• Excitable tissues in motion capture practices: The improvising dancer as technogenetic imagist

      Sarco-Thomas, Malaika; Falmouth University (Intellect, 2013-10-01)
      This article outlines the potential of dance improvisation practice to function as a technological interface with one’s environment, drawing parallels between the performances of Twig Dances (Sarco-Thomas 2010) and technologies used in the life sciences to map living matter onto still frames. A postphenomenological approach is used to compare improvisation scores with image-making technologies. Scores that invite corporeal responses to the non-human, and kinaesthetic responses to organic matter, are highlighted as technologies which stand further exploration and examination as they mediate our experience of the world. A diversifying field of somatic practices is proposed as a means to investigate the potential knowledges generated by ‘excitable tissues’ enlivened through improvisational practices.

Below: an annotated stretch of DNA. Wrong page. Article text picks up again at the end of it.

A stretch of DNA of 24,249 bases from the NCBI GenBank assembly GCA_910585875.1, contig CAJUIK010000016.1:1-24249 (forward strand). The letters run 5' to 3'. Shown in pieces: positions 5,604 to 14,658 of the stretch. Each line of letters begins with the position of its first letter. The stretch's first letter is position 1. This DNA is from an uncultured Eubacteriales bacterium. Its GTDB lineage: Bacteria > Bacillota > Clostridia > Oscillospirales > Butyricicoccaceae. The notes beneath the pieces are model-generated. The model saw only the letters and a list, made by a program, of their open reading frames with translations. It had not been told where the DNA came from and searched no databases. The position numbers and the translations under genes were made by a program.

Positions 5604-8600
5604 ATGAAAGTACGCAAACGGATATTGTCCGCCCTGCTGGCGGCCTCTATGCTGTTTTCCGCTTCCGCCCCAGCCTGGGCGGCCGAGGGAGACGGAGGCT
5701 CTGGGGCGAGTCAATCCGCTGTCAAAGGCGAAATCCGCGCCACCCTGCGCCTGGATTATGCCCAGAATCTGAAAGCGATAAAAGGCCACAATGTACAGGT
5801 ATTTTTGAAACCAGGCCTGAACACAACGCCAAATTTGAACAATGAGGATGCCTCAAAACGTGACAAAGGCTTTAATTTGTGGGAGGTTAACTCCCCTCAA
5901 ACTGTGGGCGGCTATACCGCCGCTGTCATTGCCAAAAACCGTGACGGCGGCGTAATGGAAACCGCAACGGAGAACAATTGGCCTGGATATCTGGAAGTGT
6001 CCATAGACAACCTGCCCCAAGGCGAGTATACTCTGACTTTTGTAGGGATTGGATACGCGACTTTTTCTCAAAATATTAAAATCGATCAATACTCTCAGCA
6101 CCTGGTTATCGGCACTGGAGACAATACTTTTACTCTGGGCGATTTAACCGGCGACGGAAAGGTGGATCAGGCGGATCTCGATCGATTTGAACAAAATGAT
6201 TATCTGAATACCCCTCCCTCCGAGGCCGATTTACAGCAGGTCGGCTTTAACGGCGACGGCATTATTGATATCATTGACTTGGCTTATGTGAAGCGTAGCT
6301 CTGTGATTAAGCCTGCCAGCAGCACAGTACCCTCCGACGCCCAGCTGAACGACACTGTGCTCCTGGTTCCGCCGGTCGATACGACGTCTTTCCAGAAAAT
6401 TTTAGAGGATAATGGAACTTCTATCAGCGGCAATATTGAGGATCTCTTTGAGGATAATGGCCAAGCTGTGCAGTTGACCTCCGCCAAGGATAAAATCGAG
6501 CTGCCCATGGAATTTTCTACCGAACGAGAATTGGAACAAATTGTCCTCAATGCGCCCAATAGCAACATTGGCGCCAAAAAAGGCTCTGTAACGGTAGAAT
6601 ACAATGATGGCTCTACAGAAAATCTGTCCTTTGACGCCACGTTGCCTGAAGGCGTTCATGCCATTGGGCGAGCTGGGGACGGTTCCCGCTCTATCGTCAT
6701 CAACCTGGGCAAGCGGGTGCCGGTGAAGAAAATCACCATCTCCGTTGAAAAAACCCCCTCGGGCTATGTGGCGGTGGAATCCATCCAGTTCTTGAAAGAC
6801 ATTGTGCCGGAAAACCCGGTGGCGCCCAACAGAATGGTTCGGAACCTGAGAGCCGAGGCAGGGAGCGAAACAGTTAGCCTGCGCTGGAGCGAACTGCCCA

• What's in a name?

      Harrop, Peter; University of Chester (Intellect, 2005)
      This article takes an impressionistic and loosely comparative overview of British and American Performance Studies provision based on a small sample of university prospectus and website entries as well as conversations with teachers. This material is then examined in the light of recent publication in the field, raising issues of the relationship between Theatre Studies and Performance Studies, writing and embodied knowledge, practice and theory, in an attempt to see what the Performance Studies project might be becoming. It suggests a distinct British conception of Performance Studies, occasionally drawing on the ‘broad spectrum’ North American model while retaining active curricular engagement with the processes of performance making.